Let's jump back to last weekend. While speaking on behalf of the cast of Stranger Things at the Screen Actors Guild Awards, David Harbour delivered a fiery speech about the power of stories to combat bullies, sending his co-star Wynona Ryder on a rollercoaster ride of emotions as called upon everyone in the room to "go deeper and through our art battle against fear, self-centeredness, and exclusivity of our predominantly narcissistic culture."
That's all fine and good, Mr. Harbour, but the people who actually pay for movies and TV shows are quite often conservative businessmen (or corporations) looking to make a profit. Is there a profit in the kind of storytelling your advocating? Or does the industry need to now tailor at least some of its programming to the new reality of Trump's America? Or is there a way to do both?
This question or some variation on it has been posed to various Hollywood movers and shakers since the election, yielding responses ranging from that's something we'll have to explore to we don't see a need to change what we're doing to it's too early to tell. At the Content Media London Summit last month, ABC's Entertainment president Channing Dungey came down on the side of change, signaling a desire to get away from opulent escapism and back into the homes of the working class:
With our dramas, we have a lot of shows that feature very well-to-do, well-educated people, who are driving very nice cars and living in extremely nice places. There is definitely still room for that, and we absolutely want to continue to tell those stories because wish-fulfillment is a critical part of what we do as entertainers. But in recent history we haven't paid enough attention to some of the true realities of what life is like for everyday Americans in our dramas.
Somewhat true to Harbour's words, a shift in programming could simply take the form of going deeper into trying to understand and appeal to working class poor without pandering to them. On the film side, we certainly don't need another Lions for Lambs ( Robert Redford's star-studded anti-war movie released during George W. Bush's administration); instead, let's make more films like Hell or High Water ( an engaging cops-and-robbers story which turns a compassion eye toward the damage done by banks to the people of West Texas).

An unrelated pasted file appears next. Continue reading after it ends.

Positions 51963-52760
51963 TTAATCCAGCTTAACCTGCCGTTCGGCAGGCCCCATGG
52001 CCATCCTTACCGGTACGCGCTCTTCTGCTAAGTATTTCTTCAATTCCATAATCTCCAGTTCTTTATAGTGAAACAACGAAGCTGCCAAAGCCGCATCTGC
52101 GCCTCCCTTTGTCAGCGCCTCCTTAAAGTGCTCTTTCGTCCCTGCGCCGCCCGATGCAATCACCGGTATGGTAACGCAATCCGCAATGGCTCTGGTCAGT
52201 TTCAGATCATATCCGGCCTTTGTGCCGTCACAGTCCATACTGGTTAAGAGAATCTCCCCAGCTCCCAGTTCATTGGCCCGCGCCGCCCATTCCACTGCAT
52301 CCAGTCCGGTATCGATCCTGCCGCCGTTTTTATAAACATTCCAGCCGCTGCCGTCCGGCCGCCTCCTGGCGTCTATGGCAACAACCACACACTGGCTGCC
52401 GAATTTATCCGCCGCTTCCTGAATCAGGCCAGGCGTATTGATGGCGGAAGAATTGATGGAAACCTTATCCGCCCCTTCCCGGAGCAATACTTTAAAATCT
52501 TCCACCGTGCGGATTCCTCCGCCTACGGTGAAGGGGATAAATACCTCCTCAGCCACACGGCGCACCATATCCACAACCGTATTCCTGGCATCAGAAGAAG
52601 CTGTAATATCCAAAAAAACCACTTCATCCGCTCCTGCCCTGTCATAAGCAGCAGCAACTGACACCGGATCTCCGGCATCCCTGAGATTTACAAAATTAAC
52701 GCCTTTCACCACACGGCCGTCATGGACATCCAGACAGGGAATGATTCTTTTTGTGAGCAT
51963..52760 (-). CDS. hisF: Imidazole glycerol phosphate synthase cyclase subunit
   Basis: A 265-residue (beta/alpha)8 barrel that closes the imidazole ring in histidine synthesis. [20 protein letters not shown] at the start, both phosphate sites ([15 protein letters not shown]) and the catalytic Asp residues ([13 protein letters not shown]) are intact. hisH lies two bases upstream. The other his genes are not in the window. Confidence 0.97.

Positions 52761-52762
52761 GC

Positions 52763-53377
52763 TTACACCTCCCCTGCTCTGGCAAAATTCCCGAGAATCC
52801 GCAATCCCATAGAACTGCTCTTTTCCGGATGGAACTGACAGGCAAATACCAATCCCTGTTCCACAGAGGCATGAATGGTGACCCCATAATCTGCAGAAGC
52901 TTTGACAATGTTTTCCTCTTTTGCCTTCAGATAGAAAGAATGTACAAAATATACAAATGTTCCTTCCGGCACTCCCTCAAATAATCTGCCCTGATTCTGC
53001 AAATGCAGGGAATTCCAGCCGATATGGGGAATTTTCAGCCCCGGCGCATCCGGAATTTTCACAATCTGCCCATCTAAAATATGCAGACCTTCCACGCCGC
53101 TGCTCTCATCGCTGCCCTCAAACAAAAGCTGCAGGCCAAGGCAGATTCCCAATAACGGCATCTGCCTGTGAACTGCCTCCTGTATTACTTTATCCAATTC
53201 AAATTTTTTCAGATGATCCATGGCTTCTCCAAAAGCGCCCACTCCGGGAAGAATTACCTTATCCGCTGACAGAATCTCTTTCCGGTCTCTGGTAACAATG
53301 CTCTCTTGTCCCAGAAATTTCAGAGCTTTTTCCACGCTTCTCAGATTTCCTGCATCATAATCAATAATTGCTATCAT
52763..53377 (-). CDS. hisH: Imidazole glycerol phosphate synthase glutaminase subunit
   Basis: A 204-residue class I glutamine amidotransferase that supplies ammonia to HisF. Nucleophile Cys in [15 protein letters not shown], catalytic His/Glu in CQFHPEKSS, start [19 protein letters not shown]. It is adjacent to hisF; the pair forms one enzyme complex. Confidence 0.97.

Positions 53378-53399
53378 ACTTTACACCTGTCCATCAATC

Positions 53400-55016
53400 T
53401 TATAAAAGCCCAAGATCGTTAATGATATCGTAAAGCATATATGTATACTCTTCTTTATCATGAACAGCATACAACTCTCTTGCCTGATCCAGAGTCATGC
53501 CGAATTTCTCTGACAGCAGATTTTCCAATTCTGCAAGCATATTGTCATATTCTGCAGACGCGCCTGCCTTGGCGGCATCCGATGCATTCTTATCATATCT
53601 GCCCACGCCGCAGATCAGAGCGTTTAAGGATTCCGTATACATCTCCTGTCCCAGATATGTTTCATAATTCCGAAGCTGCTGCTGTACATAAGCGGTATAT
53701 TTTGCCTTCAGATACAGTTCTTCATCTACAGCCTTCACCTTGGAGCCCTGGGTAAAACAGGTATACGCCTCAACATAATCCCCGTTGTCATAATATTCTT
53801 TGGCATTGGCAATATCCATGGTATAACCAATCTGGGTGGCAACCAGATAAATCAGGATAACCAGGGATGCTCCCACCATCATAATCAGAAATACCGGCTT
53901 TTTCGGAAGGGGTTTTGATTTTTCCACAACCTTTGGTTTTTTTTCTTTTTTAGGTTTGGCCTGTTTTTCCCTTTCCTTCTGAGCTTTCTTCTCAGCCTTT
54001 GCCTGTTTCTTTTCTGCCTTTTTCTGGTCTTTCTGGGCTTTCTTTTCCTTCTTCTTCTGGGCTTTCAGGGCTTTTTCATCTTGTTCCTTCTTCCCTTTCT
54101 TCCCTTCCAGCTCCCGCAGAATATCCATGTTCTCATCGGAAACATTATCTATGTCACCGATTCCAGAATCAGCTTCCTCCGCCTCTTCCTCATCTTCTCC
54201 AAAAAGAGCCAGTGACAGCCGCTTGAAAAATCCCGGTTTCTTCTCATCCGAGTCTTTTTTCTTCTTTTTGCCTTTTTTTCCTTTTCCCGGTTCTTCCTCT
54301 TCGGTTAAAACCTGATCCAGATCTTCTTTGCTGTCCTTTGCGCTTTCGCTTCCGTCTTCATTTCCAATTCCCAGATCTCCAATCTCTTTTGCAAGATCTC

Whatever happens won't be apparent for quite some time. As Jen Yamato of The Daily Beast told IndieWire, "Filmmaking, at least some filmmaking, will react to the presidency under Donald Trump. But it will take time to see the fruits of anyone's election wokeness translated into the actual product we see on screens." Hollywood film and TV execs will continue to do what they do, which is to pursue those avenues which might yield the highest profit, and copy off each other until audiences tire of cheap imitations (as seen in the diminished returns for all the films trying to capitalize on American Sniper's popularity).
And, truthfully, the future is unlikely to promise more projects like Dragged Across Concrete. Conservative-leaning films are no more immune to box office failure than more liberal ones (e.g., the colossal failure of last year's Ben-Hur remake). Instead, the future seems to promise escapism, escapism, escapism (so many cute, talking animals), even as our leaders increasingly resemble comic book villains. Then again, even Michael "America, Fuck Yeah!" Bay is making a movie set in a post-Trump dystopia. So, anything's possible on either side of the political spectrum.